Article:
I’m just going to say it: I really have not been a fan of the “Perspective” pieces that the Journal of the American Planning Association has taken to publishing instead of the “Longer View” pieces that we used to have. The Longer View essays were thought pieces, usually by well-established scholars on a field, who used the essay as an opportunity to try to write about what the research in that area means for the professions and cities. Some of those were well done, others were less so, but they were, at least, about subject matter. The “Perspective” pieces are meant to be somewhat similar, but have a more personal bent to them. They are memoir, with reflections about the profession and the individual’s life in the profession. I say this even though I am quite a fan of a number of the people who have penned these pieces: I like the individuals, and their scholarship, but these particular essays have made me squirm.
I am torn. I am usually among those who will happily say that far too much of the academy tends to focus on very limited modes of communication and storytelling. Let’s have more of all sorts of ideas and expressing them, I always say.
Except when I am not. I am an avid, avid reader, with one major weak point: I hate memoir.
There are some people who *kill* this genre. David Sedaris comes to mind. Memoirists like him are brilliant prose stylists with a truly exceptional capacity to look at themselves with both tenderness and good humor.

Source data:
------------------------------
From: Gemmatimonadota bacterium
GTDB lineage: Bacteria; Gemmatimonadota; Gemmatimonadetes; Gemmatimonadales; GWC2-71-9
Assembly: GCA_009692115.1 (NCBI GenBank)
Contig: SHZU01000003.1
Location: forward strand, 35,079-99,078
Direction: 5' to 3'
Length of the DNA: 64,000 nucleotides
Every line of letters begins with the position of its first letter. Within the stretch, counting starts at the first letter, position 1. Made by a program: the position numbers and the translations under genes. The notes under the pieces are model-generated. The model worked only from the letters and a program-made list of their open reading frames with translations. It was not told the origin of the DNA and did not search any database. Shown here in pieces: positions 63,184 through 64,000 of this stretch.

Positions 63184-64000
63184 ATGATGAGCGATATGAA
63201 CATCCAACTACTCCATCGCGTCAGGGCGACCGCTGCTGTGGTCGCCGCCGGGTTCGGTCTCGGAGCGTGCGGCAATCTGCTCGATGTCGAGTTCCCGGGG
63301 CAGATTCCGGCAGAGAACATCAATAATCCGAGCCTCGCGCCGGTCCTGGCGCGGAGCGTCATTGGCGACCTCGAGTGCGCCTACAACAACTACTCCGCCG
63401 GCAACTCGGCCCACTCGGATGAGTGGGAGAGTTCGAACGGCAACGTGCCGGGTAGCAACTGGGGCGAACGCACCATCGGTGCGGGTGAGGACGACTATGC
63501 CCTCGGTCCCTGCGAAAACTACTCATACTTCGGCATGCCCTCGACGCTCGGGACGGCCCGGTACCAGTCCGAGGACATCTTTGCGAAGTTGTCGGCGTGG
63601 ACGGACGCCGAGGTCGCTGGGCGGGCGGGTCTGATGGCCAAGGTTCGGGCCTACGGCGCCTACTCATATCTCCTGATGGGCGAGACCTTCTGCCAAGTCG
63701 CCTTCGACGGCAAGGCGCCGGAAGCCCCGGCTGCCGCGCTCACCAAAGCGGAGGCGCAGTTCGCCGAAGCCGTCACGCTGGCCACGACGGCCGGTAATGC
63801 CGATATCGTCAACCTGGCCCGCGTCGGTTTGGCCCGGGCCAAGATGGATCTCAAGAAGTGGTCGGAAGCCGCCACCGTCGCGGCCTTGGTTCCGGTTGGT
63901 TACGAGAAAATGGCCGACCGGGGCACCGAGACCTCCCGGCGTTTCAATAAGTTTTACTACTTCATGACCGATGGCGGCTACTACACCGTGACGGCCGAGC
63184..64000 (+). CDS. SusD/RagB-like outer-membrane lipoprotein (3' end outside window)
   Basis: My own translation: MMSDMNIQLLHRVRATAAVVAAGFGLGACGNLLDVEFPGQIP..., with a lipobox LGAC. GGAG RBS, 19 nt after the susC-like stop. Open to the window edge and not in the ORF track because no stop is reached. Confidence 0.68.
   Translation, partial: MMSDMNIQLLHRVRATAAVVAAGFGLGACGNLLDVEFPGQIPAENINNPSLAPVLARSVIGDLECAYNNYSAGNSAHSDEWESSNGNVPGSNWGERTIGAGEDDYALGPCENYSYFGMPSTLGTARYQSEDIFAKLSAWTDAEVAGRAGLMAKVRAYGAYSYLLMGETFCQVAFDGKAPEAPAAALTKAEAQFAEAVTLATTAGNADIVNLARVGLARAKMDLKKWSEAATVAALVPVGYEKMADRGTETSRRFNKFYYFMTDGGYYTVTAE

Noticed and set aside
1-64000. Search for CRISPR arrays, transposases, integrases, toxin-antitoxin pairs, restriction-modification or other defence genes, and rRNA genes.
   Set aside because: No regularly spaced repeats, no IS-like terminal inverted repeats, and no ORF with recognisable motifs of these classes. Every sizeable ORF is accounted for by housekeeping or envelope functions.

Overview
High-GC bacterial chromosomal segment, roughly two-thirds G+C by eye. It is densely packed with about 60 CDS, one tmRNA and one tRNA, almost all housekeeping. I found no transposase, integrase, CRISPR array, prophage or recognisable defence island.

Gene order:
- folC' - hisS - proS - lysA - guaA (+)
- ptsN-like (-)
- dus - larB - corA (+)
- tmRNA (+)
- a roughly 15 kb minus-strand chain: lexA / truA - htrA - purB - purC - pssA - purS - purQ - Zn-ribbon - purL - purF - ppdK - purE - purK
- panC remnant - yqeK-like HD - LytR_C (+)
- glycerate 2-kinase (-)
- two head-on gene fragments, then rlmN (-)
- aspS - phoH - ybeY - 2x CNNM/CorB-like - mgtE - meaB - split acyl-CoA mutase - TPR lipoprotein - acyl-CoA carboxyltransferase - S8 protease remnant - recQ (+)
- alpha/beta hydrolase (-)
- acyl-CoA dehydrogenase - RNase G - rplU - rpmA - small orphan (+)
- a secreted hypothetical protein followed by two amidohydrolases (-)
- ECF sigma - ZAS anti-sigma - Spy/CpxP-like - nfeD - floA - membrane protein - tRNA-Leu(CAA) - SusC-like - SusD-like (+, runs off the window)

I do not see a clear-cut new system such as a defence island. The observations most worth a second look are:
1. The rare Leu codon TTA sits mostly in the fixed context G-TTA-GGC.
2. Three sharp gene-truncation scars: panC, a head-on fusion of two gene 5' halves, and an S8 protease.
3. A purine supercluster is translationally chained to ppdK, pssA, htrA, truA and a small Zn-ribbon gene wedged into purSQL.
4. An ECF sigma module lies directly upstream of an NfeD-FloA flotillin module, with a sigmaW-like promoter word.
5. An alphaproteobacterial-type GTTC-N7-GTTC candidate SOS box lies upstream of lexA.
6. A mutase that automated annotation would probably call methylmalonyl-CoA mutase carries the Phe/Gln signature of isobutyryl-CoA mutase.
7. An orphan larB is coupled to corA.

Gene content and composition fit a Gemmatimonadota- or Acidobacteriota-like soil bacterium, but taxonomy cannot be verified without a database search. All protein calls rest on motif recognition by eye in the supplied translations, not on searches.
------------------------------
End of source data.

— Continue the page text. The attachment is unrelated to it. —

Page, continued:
Academics are too often neither.
Academic memoirs tend to be a lot like academics themselves: narrow and way too full of self-congratulation. Or score-settling. Or both.
And I have to say, the first “Perspectives” of JAPA have not made me happy to read them. My first thought was OMG: the Boomer scholars, who maintain their grip on the profession, have given up entirely on using evidence and doing the actual bloody work of scholarship as a means to promote themselves and have skipped merrily forward to simply talking about themselves.
We have also just lost Ed Soja and Jackie Leavitt at UCLA, my alma, and I find myself rather wishing now we’d had a “Perspective” column from each of them. Ed leaves a bunch of books that changed the way theorists discuss space, along with many students who remember how very kindly and inspiring he was. Jackie leaves behind a legion of students, colleagues, advocates, and projects she transformed with her support and vision.
One of my students after the Virginia Tech shooting said, in tears as I held her: “I hate that I only know how wonderful these professors are now that they are dead.”
Perhaps victory laps are ok.
Death (Ranier Maria Rilke)
Our fate held close within his quiet hands.
When with proud joy we lift Life’s red wine
To drink deep of the mystic shining cup
And ecstasy through all our being leaps—
Death bows his head and weeps.
Before us great Death stands